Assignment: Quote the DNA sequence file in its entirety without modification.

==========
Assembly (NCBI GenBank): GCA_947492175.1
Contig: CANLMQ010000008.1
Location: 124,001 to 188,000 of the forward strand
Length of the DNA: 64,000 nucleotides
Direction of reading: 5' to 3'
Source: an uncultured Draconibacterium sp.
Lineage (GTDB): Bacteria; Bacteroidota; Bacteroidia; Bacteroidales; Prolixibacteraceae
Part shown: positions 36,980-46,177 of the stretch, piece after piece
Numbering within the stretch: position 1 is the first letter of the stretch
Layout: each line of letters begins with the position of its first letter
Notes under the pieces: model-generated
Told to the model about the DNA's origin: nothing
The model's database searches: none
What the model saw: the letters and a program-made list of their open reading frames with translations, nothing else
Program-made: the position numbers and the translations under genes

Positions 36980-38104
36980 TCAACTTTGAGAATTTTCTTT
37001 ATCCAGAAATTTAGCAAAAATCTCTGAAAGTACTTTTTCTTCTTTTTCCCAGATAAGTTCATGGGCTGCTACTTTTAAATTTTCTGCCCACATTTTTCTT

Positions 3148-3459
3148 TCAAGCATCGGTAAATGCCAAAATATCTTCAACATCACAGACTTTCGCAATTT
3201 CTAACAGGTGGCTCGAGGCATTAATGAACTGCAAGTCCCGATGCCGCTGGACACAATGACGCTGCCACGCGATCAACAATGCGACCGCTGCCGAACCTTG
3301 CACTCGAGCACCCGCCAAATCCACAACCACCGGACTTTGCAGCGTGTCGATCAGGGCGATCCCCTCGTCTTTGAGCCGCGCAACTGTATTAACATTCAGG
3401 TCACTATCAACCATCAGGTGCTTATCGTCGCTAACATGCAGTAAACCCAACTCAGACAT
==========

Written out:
Assembly (NCBI GenBank): GCA_947492175.1
Contig: CANLMQ010000008.1
Location: 124,001 to 188,000 of the forward strand
Length of the DNA: 64,000 nucleotides
Direction of reading: 5' to 3'
Source: an uncultured Draconibacterium sp.
Lineage (GTDB): Bacteria; Bacteroidota; Bacteroidia; Bacteroidales; Prolixibacteraceae
Part shown: positions 36,980-46,177 of the stretch, piece after piece
Numbering within the stretch: position 1 is the first letter of the stretch
Layout: each line of letters begins with the position of its first letter
Notes under the pieces: model-generated
Told to the model about the DNA's origin: nothing
The model's database searches: none
What the model saw: the letters and a program-made list of their open reading frames with translations, nothing else
Program-made: the position numbers and the translations under genes

Positions 36980-38104
36980 TCAACTTTGAGAATTTTCTTT
37001 ATCCAGAAATTTAGCAAAAATCTCTGAAAGTACTTTTTCTTCTTTTTCCCAGATAAGTTCATGGGCTGCTACTTTTAAATTTTCTGCCCACATTTTTCTT

Positions 3148-3459
3148 TCAAGCATCGGTAAATGCCAAAATATCTTCAACATCACAGACTTTCGCAATTT
3201 CTAACAGGTGGCTCGAGGCATTAATGAACTGCAAGTCCCGATGCCGCTGGACACAATGACGCTGCCACGCGATCAACAATGCGACCGCTGCCGAACCTTG
3301 CACTCGAGCACCCGCCAAATCCACAACCACCGGACTTTGCAGCGTGTCGATCAGGGCGATCCCCTCGTCTTTGAGCCGCGCAACTGTATTAACATTCAGG
3401 TCACTATCAACCATCAGGTGCTTATCGTCGCTAACATGCAGTAAACCCAACTCAGACAT